Rethinking the role of parents in the age of digital learning

The accelerated technological advancements, the increase in usage of online media, and the reduced cost of mobile technology have opened a communication factor that has sharply affected involvement and relationships between parents and children.

Online media has affected one-on-one interactions, not only among adults but between parents and their wards. Such development has impacted engagement of parents in the lives of their kids, as well as the schools in keeping the role of parents relevant throughout the educational phase of children.

The new generation knows digital technology since birth and is comfortable with it. We can call them ‘digital natives’, while the previous generation encountered digital means and technological advances at a later point in life are known as ‘digital immigrants’. So, ideally, students are ‘digital natives’ and parents’digital immigrants’. This gap leaves the parents struggling to cope with the speed of digital evolution.

This struggle creates challenges for parents whose kids are connected with online education; in the form of staying abreast with latest digital learning techniques, applications, learning software, and other online information. Apart from overcoming digital illiteracy, parents have to identify the latest e-learning apps or software, parents are expected to consider how they can connect with their children and play the vital role whilst using technology.

This article explores ways through which parents can revisit their role and meet the educational needs of their children through digital learning and use of learning management software. Let’s check how.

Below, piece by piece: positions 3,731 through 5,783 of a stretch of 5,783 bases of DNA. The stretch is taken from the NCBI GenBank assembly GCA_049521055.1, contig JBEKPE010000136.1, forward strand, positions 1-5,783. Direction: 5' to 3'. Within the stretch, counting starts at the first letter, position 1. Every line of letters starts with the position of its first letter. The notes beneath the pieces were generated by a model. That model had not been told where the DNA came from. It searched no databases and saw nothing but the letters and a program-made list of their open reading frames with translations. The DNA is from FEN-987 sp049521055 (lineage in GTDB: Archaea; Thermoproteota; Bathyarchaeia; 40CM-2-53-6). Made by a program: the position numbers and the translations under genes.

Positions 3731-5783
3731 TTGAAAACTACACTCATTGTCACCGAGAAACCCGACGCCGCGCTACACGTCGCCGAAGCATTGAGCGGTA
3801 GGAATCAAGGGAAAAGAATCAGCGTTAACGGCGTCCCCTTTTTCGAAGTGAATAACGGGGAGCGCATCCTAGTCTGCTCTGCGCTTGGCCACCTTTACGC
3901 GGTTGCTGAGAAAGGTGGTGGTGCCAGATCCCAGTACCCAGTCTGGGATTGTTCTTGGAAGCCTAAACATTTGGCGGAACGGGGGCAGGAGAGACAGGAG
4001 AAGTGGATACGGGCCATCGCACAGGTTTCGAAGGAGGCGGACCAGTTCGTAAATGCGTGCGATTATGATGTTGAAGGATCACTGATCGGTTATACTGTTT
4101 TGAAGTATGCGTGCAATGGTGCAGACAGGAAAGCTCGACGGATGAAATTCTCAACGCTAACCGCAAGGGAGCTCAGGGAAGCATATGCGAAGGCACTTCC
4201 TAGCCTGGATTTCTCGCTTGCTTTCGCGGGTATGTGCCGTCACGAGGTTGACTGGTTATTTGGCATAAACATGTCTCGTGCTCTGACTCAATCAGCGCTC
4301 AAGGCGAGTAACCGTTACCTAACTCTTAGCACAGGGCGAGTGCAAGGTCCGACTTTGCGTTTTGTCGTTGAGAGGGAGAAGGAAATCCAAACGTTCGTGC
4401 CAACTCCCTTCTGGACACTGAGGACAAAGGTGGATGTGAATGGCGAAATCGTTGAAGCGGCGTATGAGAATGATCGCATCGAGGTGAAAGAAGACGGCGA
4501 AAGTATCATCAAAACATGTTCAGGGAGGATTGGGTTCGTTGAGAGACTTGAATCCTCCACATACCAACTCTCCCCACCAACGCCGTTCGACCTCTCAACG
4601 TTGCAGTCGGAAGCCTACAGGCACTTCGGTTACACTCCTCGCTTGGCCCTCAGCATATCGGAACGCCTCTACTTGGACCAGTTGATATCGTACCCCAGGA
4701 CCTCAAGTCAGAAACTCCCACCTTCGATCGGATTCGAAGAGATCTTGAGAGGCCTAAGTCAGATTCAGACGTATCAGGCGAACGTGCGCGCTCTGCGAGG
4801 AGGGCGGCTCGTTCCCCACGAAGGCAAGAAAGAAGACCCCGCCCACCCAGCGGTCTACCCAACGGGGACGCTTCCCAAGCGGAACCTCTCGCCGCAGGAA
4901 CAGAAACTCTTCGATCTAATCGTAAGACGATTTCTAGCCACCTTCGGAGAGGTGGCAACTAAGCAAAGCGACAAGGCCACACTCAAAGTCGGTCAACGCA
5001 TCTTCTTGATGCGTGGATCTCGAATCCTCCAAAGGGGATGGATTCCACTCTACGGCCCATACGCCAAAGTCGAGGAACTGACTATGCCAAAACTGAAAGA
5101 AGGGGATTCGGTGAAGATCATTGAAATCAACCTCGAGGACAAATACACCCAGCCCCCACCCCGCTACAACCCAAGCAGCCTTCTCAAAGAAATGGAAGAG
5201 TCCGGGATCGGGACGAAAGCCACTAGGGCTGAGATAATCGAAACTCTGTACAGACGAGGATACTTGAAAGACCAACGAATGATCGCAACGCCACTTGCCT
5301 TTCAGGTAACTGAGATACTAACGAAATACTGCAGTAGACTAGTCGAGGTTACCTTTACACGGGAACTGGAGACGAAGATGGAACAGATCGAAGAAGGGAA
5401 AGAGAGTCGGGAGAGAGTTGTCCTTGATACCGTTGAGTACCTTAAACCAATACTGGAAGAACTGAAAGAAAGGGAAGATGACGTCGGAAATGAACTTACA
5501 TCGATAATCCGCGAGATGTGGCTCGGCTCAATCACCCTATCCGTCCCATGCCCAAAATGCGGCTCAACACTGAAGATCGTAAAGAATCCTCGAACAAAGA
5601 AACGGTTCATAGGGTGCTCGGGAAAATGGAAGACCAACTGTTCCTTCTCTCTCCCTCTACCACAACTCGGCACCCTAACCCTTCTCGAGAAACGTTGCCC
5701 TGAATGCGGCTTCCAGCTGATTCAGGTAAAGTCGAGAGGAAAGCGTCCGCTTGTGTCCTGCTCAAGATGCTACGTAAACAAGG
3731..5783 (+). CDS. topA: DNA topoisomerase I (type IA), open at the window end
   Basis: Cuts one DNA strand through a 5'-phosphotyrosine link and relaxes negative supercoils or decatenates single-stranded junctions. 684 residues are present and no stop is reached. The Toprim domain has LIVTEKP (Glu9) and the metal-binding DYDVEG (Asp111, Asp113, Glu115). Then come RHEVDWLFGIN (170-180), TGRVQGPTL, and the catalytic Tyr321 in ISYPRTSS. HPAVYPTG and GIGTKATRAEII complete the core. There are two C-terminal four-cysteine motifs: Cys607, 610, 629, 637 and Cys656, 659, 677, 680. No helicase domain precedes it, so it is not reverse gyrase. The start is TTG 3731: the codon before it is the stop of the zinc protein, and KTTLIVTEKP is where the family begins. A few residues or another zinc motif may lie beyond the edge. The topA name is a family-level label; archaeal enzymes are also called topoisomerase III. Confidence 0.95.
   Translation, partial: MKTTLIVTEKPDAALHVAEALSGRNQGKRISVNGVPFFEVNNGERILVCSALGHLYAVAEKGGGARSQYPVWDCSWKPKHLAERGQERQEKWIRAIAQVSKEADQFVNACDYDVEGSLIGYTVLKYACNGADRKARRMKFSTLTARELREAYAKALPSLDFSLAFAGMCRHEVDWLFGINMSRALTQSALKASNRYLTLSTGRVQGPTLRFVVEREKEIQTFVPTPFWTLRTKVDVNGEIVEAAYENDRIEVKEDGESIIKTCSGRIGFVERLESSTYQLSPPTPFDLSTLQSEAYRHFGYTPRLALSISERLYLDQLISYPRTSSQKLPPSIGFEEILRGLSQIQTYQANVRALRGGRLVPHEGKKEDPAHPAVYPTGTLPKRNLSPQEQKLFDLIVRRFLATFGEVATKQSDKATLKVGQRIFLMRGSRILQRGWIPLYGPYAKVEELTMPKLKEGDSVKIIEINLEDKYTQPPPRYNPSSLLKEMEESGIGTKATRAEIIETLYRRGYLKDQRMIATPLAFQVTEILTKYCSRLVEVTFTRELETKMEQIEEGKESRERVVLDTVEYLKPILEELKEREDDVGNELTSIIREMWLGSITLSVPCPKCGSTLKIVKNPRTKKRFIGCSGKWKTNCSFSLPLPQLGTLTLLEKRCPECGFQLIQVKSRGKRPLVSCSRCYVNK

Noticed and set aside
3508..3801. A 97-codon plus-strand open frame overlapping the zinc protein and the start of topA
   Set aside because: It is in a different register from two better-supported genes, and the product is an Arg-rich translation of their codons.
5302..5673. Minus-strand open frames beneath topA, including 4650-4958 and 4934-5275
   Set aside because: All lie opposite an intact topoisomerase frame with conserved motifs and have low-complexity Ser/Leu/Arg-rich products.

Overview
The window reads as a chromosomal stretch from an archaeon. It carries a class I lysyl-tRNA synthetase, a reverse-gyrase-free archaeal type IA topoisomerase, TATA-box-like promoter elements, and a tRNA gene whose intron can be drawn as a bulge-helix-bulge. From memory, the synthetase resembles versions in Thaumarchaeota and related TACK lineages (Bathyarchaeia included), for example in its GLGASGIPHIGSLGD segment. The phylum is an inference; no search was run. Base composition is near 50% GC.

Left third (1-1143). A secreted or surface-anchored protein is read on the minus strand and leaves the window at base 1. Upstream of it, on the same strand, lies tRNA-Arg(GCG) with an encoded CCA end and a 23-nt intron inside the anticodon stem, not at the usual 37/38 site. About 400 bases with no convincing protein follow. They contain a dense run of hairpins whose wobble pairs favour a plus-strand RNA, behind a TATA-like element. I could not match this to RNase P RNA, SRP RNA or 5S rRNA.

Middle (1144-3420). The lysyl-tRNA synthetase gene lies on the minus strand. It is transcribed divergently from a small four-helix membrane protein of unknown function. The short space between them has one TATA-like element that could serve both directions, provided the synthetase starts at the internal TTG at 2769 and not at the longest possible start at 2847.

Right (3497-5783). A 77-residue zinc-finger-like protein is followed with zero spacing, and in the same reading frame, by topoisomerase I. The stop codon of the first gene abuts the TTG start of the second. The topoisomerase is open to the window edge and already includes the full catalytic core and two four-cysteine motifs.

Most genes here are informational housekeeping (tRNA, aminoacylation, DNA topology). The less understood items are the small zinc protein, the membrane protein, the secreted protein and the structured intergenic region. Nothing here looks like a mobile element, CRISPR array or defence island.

• Bridging the Gap: To match the pace of young online media users, parents need to bridge the gap between digital natives and digital immigrants.
  • Mentoring: The role of a modern parent shifts from being just a parent to a ‘media mentor’. A trusted adult who can engage with children and use technology in a creative and interesting way.
  • Learning Outcomes: Use of technology results in parent-child interactions in ways which directly impact academic, social and emotional learning as well. Computer use at home has been associated with enhanced learning and increased academic success.
  • Involvement in Education: Schools can associate with parents and involve them and contribute in improving parent-child relations. Parents can be updated about the progress of students on specific topics, activities, assessments, homework, learning strategies, projects through the school’s website.

With the rapidly evolving digital age, besides parents, schools too can become change agents of positive transformation for students.

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